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Survey defines jury trends

Today's juries are more balanced than ever before, according to a survey of juror questionnaires, community attitude polls, focus groups and post-verdict interviews spanning a five-year period.

The survey, which looks back at changes in jury behavior at the close of the century, suggests that jurors are less likely to identify themselves as liberal or conservative, opting instead for some middle ground. The research was conducted and compiled by Howard Varinsky Associates, an Emeryville, Calif.-based trial consulting firm with more than 10 years of national experience in jury selection and preparation.

"While major jury trends typically take many years to surface, this particular shift is very distinct and quite marked in recent years. Jurors are increasingly politically middle-of-the-road. Fewer people consider themselves staunch conservatives or ardent liberals," said Varinsky, founder and president of the firm.

"This middle ground makes the trial attorney's job of selecting a favorable jury tougher than ever, since political beliefs have always been an indicator of jurors' social and economic philosophies. It requires litigators to look beyond the labels and stereotypes and into the individual and his or her personal experiences and beliefs."

As the jury pool-at-large shifts, the survey found, many of the common ethnicity-based stereotypes or regional assumptions on which attorneys rely when selecting jurors are evolving as well. For example:

  • Asian-Americans are stereotypically thought to be defense jurors in civil cases; however, the stereotype is based on first and second generation Asian-Americans. As Asian-Americans assimilate, litigators must observe them more closely. Third and fourth generation Asian-Americans are proving to be less predictable, says the study.
  • African-Americans, particularly men, are stereotypically believed to be strong plaintiff jurors in civil cases; however, there are a growing percentage of more conservative, defense-oriented African-American male jurors.
  • In the Silicon Valley and other technology-dominated economies, jurors are increasingly socially liberal; however, these same "liberals" are quite fiscally conservative. Some of the most notable shifts in jury attitudes are seen in employment cases. Gone are the days when an employee expected to join a company and stay until retirement. The survey found that increased mobility, job-hopping and "down-sizing" have become a way of life for many in the nation's jury pool.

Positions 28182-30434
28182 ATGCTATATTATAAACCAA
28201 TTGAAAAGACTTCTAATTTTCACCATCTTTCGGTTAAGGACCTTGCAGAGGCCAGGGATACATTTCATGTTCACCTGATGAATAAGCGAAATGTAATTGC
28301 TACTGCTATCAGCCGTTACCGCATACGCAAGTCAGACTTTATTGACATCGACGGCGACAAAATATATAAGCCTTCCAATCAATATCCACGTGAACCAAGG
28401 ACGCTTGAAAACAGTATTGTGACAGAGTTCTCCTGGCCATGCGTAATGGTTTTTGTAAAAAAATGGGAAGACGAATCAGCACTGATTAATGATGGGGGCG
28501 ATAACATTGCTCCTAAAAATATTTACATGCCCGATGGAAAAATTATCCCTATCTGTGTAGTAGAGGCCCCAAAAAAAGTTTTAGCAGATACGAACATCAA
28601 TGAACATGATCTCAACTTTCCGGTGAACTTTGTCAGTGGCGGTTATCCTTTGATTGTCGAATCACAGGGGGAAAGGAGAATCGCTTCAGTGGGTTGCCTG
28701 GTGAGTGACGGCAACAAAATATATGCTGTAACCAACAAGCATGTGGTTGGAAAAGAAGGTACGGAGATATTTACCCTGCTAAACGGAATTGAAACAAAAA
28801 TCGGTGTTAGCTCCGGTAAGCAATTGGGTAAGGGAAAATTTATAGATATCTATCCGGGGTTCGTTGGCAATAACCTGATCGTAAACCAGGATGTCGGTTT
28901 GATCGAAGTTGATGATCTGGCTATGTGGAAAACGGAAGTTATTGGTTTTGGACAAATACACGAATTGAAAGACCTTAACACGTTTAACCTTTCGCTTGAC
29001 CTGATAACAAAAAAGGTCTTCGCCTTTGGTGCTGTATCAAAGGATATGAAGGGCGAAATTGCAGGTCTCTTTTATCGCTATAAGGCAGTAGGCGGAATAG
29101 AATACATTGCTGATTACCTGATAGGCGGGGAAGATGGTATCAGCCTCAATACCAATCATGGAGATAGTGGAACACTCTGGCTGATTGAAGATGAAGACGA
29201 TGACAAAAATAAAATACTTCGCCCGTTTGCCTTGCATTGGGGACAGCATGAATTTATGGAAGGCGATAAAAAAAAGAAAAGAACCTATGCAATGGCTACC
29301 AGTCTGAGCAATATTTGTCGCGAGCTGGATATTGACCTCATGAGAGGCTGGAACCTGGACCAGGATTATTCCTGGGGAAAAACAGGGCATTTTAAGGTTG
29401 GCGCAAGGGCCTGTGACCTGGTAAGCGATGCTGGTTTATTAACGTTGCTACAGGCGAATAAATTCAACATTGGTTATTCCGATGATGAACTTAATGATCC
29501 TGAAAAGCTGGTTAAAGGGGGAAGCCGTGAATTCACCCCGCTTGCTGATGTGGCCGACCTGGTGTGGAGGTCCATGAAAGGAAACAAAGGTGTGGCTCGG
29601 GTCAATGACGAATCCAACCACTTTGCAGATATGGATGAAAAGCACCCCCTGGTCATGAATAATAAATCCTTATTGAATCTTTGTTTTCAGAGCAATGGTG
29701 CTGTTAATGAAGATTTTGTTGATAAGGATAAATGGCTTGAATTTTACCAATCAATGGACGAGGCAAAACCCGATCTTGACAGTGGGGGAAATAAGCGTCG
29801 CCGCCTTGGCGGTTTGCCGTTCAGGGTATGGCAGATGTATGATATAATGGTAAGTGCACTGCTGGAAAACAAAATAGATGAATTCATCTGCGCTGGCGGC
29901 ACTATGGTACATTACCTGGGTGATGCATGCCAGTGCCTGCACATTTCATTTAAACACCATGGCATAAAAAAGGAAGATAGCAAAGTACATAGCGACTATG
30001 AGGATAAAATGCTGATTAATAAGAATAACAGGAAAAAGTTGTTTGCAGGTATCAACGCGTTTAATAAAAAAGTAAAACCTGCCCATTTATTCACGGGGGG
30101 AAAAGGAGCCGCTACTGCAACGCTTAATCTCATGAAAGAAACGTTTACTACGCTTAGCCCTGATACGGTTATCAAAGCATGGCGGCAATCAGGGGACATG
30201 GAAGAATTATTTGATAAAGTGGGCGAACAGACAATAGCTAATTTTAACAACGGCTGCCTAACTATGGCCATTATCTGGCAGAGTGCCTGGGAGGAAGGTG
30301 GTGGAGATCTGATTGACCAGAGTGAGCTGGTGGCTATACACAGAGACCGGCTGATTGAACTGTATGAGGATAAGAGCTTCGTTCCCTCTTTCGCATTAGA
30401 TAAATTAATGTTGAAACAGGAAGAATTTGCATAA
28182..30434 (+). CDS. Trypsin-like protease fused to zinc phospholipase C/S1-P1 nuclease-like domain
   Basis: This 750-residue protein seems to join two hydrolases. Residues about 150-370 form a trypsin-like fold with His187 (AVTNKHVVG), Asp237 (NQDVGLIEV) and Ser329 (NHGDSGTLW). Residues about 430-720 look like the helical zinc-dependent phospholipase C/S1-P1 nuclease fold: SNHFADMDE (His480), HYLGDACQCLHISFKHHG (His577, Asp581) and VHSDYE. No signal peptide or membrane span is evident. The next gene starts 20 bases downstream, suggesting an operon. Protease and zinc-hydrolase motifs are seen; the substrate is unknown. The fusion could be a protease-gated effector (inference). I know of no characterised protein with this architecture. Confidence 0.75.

• Jurors no longer feel that companies have a "duty" of lifetime employment to their employees.
  • Jurors, particularly those 35 and younger, are increasingly defense-oriented in their views – a shift from the heavy plaintiff-focus prevalent in the early 1990s.
  • The 35 and younger set also tend to be less hostile toward large corporations than in years past.

"The higher the salary, the more defense-oriented a juror becomes. In this age of self-made wealth and prosperity, we're finding that juries lean toward principles of personal responsibility first and foremost," Varinsky says. "People tend to be feeling less victimized, and while there are still plenty of large plaintiff awards, the jury pool has generally become more defense-oriented in most venues."

Changing juror profiles also are reshaping the practice of law. According to the Varinsky survey, since the early 1990s, jurors are:

  • Less likely to note that there is "too much litigation," a regular complaint lodged against the legal system during the last 10 – 15 years.
  • More respectful of attorneys, with an increasing number of jurors ranking lawyers and doctors equally in terms of the high-level professions.

Other major changes in juror attitudes revealed by the survey significantly impact attorneys' trial preparation. Among the highlights:

  • Today's jurors are inundated with sophisticated graphics via television, magazines, billboards, computers, and other media. The information technology revolution has transformed the way that information is communicated to juries at trial. All visuals or demonstrative evidence must be well thought out and professional in appearance. No trial presentation on a complex matter should be without demonstrative evidence, as jurors expect it. To omit this important tool could be detrimental to the case.
  • Similarly, jurors expect to see a "team" at the counsel table. While the population has always been fascinated by the legal system, the televised trial of O.J. Simpson, courtroom dramas and legal best sellers have popularized the roles of counsel, expert witnesses and trial consultants. The introduction of various specialists to handle information technology, graphics, and jury selection is accepted, and in many cases, even expected by jurors.

"The nature of trying cases is totally different today than even 10 short years ago. Generalists or the lone litigator who ran the show from voir dire through closing arguments regardless of the subject matter are nearly extinct. Litigators with distinct specialties, as well as a team of sub-specialists from the jury consultant to the technology pro, are commonplace and expected by jurors as part of the process," says Varinsky.

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